Hi, there. Thanks for visiting. I'm starting this blog as an advocate for mental and physical health. I'm a freelance writer and also own a home based medical transcription business. I was diagnosed in 1978 with paranoid schizophrenia and started to become acutely ill three years prior to that, unmedicated, frightened, confused, and in trouble with the law. I graduated from university with distinction the year I became ill. I've never regretted learning how to think at university. I struggled with my illness for 35 years and have reached the top of the mountain now, I think, or the other side, where the grass is greener and the path easier. There's hope for all of us, the whole human race, and never think there isn't hope or joy no matter your circumstances. I'd love to hear your thoughts and experiences with mental illness in all its forms: depression, brain injury, autism, schizophrenia, bipolar, anxiety disorders, etc. and your positive experiences as well as those lies and half truths society and even therapists would have us believe about ourselves.

We are different folks, and we are beautiful. The whole human race is beautiful. Let's celebrate life.

Sunday, August 22, 2010

A thorn tree doesn't bear figs

Do you want to provide others with good memories?

Your children, perhaps, or friends? It's all up to us to carve out that slice of life that leaves good feelings. It's not enough to be right.

"It's more important to be happy than right."

"It's more important to be righteous than right."

But I don't like the term "righteous". Reminds me of middle class Christian aphorisms. Being fed pap rather than meat. None of us are "righteous". If we are, it's a negative term.

I love my children to tell me when they have good memories. That's more important to me than gold. And it's important to reframe, I think - I wish I could do that more expertly, and I wish I could advise my loved ones how to do it.

"We haven't all had happy childhoods. But we all have a chance at a second childhood, and our second childhood is up to us."

In regards to my recent past, I've hurt someone. Through this truly dreadful illness, and often while I was unmedicated, I harassed someone who didn't deserve it, and I misinterpreted the situation. I misinterpreted the situation badly because I needed a savior so desperately.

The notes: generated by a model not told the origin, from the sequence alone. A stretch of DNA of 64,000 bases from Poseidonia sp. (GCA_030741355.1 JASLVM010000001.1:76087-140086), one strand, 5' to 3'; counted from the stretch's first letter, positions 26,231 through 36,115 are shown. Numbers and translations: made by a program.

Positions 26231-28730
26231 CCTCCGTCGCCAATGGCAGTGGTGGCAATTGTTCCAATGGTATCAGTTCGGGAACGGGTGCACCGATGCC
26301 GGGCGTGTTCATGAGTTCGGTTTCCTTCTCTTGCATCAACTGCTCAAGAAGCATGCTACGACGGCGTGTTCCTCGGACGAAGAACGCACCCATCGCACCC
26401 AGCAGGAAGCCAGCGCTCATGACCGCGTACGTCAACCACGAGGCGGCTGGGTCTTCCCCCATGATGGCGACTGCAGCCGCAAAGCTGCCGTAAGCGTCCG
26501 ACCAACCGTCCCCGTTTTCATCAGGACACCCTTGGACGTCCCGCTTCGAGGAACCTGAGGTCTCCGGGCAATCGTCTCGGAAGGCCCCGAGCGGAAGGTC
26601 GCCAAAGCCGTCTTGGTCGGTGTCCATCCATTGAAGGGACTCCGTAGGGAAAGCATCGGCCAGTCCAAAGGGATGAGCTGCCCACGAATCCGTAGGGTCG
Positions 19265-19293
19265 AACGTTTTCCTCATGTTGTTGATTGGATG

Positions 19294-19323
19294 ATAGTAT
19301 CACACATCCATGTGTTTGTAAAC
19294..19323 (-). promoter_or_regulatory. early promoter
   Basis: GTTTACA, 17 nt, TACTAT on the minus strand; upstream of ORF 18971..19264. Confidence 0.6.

I'm trying for more balance in my articles and poetry, too. And trying to realize in my regular life that I'm not the only player on the stage. Indeed, there's a world beyond the stage.

I'm withdrawing from my volunteer work. I just think it's the right thing to do. I'm still a friend to the lady I volunteered with.

I went to a movie today, "Prince of Persia." Interesting about destiny and lives intersecting. I think that happens, really it does. People have helped me from all walks of life and I've ended up a happy camper, no matter the negative memories from my past. There must have been joyful moments because I'm a happy and positive person and how did I get this way? It's a mystery to me. Must be that old Hound of Heaven pursuing me. It must be caring hearts who surrounded me.

I believe all will be well.

You're known by your fruits.

"A thorn tree doesn't bear figs."


  1. My past is fraught with painful memories of being hurt and hurting others, doing wrong things and doing things wrong. Until recently, these negative memories assaulted me daily, making me cringe with remorse and embarrassment. That's a hellish way to live.

    My past was devouring my present, endangering my future.

    I can't do anything to change what's happened, but I could -- and did -- wage war against such thoughts, refusing to entertain them. A Bible verse (somewhere) that says "Do not remember earnestly the [mistakes] of the past" became my sword.

    I commend you, friend, for deciding to use your present in positive behavior toward yourself and others. It's the best and only memorial we can give to our unhappy pasts.

    I believe your children and friends love you very much, and are truly proud of every single victory you've achieved over your illness and its effects throughout your life.

    KUDOS for seizing the day with joy and expectation of a better future, a better YOU!

  2. My kids say I can stop apologizing to them, they already know I couldn't help it...but, how does one stop apologizing to oneself, and rationalizing back?

    Since this latest recovery, I find that the good winds up crowding out the bad almost without effort on my part. Now, that could just be good drugs, but it feels like more, too.

    It feels like the head work I've already done is starting to catch up with me. When the chemical balance is right, I bob to the surface like a cork. I can see what's behind me in the water, but I can where where it's clear ahead of me, too. That doesn't mean I don't have to swim to get somewhere, but at least there's a visible path.

    In some ways, this middle age thing has turned out to be the best, most productive and positive time in my life. Experience? Maybe. Could be the hormones, too. Hormones made me crazy. That's my story and I'm sticking to it.

    I'm glad you're feeling good about the steps you've taken. I have always been very open about my situation, but I grew up just enough years behind you that it was probably easier for me to do so.

    I shudder to think about having to hide this part of who I am. They can see my hazel eyes and freckles; they can't see that I'm part Danish (hi Judi) or that I have a mood disorder. If questioned, I wouldn't hesitate to divulge either fact.